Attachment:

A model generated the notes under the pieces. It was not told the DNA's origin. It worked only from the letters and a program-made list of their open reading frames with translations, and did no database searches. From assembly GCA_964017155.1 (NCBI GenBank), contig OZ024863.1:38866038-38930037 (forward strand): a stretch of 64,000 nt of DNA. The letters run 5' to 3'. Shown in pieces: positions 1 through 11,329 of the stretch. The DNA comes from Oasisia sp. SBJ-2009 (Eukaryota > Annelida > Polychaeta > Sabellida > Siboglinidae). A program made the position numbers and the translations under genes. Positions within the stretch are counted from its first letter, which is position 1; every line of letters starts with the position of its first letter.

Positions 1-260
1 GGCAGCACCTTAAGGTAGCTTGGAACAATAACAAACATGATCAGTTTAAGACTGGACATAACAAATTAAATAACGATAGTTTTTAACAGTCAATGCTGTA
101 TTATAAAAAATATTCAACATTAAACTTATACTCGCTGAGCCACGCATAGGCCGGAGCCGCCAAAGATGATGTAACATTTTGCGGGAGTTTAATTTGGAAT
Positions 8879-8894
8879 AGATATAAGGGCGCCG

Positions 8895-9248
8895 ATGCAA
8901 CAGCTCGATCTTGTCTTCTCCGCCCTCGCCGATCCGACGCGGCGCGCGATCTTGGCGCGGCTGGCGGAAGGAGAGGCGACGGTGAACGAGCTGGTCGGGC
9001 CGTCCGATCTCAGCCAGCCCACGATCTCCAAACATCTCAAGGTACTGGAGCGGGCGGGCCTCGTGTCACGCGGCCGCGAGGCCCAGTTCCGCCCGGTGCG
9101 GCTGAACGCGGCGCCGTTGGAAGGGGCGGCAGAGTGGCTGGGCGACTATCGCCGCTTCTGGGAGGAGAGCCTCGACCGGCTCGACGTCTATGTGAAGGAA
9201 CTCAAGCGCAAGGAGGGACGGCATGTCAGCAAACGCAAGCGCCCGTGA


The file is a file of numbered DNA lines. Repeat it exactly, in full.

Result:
A model generated the notes under the pieces. It was not told the DNA's origin. It worked only from the letters and a program-made list of their open reading frames with translations, and did no database searches. From assembly GCA_964017155.1 (NCBI GenBank), contig OZ024863.1:38866038-38930037 (forward strand): a stretch of 64,000 nt of DNA. The letters run 5' to 3'. Shown in pieces: positions 1 through 11,329 of the stretch. The DNA comes from Oasisia sp. SBJ-2009 (Eukaryota > Annelida > Polychaeta > Sabellida > Siboglinidae). A program made the position numbers and the translations under genes. Positions within the stretch are counted from its first letter, which is position 1; every line of letters starts with the position of its first letter.

Positions 1-260
1 GGCAGCACCTTAAGGTAGCTTGGAACAATAACAAACATGATCAGTTTAAGACTGGACATAACAAATTAAATAACGATAGTTTTTAACAGTCAATGCTGTA
101 TTATAAAAAATATTCAACATTAAACTTATACTCGCTGAGCCACGCATAGGCCGGAGCCGCCAAAGATGATGTAACATTTTGCGGGAGTTTAATTTGGAAT
Positions 8879-8894
8879 AGATATAAGGGCGCCG

Positions 8895-9248
8895 ATGCAA
8901 CAGCTCGATCTTGTCTTCTCCGCCCTCGCCGATCCGACGCGGCGCGCGATCTTGGCGCGGCTGGCGGAAGGAGAGGCGACGGTGAACGAGCTGGTCGGGC
9001 CGTCCGATCTCAGCCAGCCCACGATCTCCAAACATCTCAAGGTACTGGAGCGGGCGGGCCTCGTGTCACGCGGCCGCGAGGCCCAGTTCCGCCCGGTGCG
9101 GCTGAACGCGGCGCCGTTGGAAGGGGCGGCAGAGTGGCTGGGCGACTATCGCCGCTTCTGGGAGGAGAGCCTCGACCGGCTCGACGTCTATGTGAAGGAA
9201 CTCAAGCGCAAGGAGGGACGGCATGTCAGCAAACGCAAGCGCCCGTGA